Celebrate Bisexuality Day is observed on Sept. 23 by members of the bisexual community and their supporters. It is a day to recognize and celebrate all facets of bisexuality: its history, community and culture. In honor of the day, the Women's Center hosted a roundtable discussion about issues facing the bisexual community.
The roundtable discussion was initially supposed to be held in the Women’s Center, but due to an exceptionally large turnout, it had to be moved to a larger room in the H-wing to accommodate everyone in attendance. The discussion was moderated by Yovanna Garcia, Queer Peer Services coordinator, who led the group through a series of topics and issues that are important to everyone in the LGBT community, and specifically the bisexual community. Some of the topics included personal definitions of what it means to be bisexual, personal experiences of being discriminated against due to one’s sexuality and the lack of representation of bisexuality in American media.
When asked why we should observe Celebrate Bisexuality Day, Garcia, the viewpoints editor for the Ramapo News, stated that it is “important to celebrate it because there is still so much negative representation and stigma about bisexuals within and outside of the LGBTQ+ community.”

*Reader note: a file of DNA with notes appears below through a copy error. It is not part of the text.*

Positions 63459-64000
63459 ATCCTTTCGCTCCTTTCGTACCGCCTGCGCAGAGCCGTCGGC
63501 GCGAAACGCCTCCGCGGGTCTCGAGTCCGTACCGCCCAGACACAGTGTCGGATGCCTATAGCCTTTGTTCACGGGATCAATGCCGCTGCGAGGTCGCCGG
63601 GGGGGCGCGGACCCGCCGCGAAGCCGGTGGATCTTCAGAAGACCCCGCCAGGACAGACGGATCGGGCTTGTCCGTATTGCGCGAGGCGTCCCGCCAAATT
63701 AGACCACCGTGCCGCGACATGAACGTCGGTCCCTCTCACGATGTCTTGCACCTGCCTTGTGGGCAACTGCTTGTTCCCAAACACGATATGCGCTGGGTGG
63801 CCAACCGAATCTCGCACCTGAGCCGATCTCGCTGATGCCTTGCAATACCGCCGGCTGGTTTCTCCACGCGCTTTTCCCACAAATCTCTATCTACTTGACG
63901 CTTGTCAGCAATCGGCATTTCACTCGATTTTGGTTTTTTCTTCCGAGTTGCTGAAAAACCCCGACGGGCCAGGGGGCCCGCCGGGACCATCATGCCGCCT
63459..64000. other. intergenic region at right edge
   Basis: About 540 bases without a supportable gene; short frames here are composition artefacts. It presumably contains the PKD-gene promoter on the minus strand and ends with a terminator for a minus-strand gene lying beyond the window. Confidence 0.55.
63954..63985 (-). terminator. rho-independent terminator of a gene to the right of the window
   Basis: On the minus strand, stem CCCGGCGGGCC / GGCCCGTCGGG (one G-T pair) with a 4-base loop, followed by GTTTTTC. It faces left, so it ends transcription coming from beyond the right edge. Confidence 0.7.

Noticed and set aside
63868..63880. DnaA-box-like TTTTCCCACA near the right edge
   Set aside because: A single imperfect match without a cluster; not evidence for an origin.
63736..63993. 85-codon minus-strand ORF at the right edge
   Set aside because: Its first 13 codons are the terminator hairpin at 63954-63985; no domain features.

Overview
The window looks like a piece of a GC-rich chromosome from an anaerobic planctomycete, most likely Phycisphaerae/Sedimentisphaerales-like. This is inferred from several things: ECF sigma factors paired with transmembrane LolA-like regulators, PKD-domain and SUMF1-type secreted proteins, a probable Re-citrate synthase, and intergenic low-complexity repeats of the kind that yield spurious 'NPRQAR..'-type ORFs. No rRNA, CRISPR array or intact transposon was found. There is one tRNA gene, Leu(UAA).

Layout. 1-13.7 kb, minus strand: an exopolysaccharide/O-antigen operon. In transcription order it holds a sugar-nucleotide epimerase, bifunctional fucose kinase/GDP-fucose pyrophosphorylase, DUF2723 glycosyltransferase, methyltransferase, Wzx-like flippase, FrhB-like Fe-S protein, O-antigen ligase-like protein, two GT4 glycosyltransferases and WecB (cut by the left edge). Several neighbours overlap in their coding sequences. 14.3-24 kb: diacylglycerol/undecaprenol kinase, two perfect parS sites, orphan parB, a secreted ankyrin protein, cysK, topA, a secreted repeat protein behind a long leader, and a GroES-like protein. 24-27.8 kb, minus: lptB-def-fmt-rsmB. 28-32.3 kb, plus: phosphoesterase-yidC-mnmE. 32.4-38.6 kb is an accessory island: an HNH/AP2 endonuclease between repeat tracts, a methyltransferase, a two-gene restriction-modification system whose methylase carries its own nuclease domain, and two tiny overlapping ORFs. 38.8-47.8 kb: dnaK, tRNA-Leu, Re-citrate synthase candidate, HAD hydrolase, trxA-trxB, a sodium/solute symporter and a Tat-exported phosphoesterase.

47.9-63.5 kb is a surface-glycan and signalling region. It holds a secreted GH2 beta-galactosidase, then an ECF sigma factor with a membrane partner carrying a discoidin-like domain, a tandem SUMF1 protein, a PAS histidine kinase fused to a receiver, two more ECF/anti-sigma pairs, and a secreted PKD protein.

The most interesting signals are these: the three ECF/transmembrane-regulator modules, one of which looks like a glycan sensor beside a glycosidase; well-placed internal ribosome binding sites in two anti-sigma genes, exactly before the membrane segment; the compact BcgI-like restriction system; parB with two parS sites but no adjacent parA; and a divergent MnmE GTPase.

While 2015 has been an exceptional year for the LGBT community in the United States, with the highlight, of course, being the Supreme Court’s landmark ruling in Obergefell v. Hodges, which ruled that the fundamental right to marry is guaranteed to same-sex couples, challenges persist. Garcia noted that gays and bisexuals still suffer from workplace discrimination, and that no federal law currently exists that protects the rights of LGBT workers. In 29 of 50 states there is no protection for sexual orientation, meaning that it is entirely legal for employers to fire an employee just because of their sexual orientation.
Openly gay congressman David Cicilline of Rhode Island perfectly summed up the current state of LGBT rights in the workplace by saying, “Today in most states, an LGBT person can get married on Saturday, post photos of their wedding on Sunday and get fired from their job on Monday.”
A large portion of the event also focused on the lack of bisexual visibility in American television. Many of the student attendees were upset that bisexuality is not portrayed very often in many TV shows, and even when a bisexual character is present, it is not expressly stated that the character is bisexual.
Garcia believes this is due to a wrongful stigma that continues to be attached to bisexuals, while others in the discussion hypothesized that it is because the executives and directors, who fund and create the show, are in large part straight and only televise behavior they are accustomed to.
Overall, many people in attendance believed the event was a success.
When asked afterward what he thought about the discussion, Kyle Ferlita said, “It was a great time for bisexuals to be themselves without judgment from outside their community.”